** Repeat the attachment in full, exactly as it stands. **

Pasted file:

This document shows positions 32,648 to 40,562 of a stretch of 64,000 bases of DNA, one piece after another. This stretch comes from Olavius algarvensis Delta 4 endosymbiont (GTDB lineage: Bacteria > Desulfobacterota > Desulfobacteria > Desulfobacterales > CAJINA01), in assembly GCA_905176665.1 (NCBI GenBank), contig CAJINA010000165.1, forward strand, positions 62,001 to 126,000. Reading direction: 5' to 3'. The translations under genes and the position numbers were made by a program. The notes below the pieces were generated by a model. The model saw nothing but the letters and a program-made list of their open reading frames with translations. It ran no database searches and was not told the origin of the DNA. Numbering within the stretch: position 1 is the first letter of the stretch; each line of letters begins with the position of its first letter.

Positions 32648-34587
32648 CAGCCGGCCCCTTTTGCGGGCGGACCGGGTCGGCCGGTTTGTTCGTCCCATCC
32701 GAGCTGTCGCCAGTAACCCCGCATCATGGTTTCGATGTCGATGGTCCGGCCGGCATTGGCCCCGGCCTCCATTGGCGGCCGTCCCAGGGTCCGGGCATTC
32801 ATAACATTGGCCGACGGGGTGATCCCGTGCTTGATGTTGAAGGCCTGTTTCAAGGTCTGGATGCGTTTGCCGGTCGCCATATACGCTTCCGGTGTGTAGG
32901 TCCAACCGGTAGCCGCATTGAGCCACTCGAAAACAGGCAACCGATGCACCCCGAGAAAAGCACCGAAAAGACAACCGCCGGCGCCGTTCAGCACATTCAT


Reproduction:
This document shows positions 32,648 to 40,562 of a stretch of 64,000 bases of DNA, one piece after another. This stretch comes from Olavius algarvensis Delta 4 endosymbiont (GTDB lineage: Bacteria > Desulfobacterota > Desulfobacteria > Desulfobacterales > CAJINA01), in assembly GCA_905176665.1 (NCBI GenBank), contig CAJINA010000165.1, forward strand, positions 62,001 to 126,000. Reading direction: 5' to 3'. The translations under genes and the position numbers were made by a program. The notes below the pieces were generated by a model. The model saw nothing but the letters and a program-made list of their open reading frames with translations. It ran no database searches and was not told the origin of the DNA. Numbering within the stretch: position 1 is the first letter of the stretch; each line of letters begins with the position of its first letter.

Positions 32648-34587
32648 CAGCCGGCCCCTTTTGCGGGCGGACCGGGTCGGCCGGTTTGTTCGTCCCATCC
32701 GAGCTGTCGCCAGTAACCCCGCATCATGGTTTCGATGTCGATGGTCCGGCCGGCATTGGCCCCGGCCTCCATTGGCGGCCGTCCCAGGGTCCGGGCATTC
32801 ATAACATTGGCCGACGGGGTGATCCCGTGCTTGATGTTGAAGGCCTGTTTCAAGGTCTGGATGCGTTTGCCGGTCGCCATATACGCTTCCGGTGTGTAGG
32901 TCCAACCGGTAGCCGCATTGAGCCACTCGAAAACAGGCAACCGATGCACCCCGAGAAAAGCACCGAAAAGACAACCGCCGGCGCCGTTCAGCACATTCAT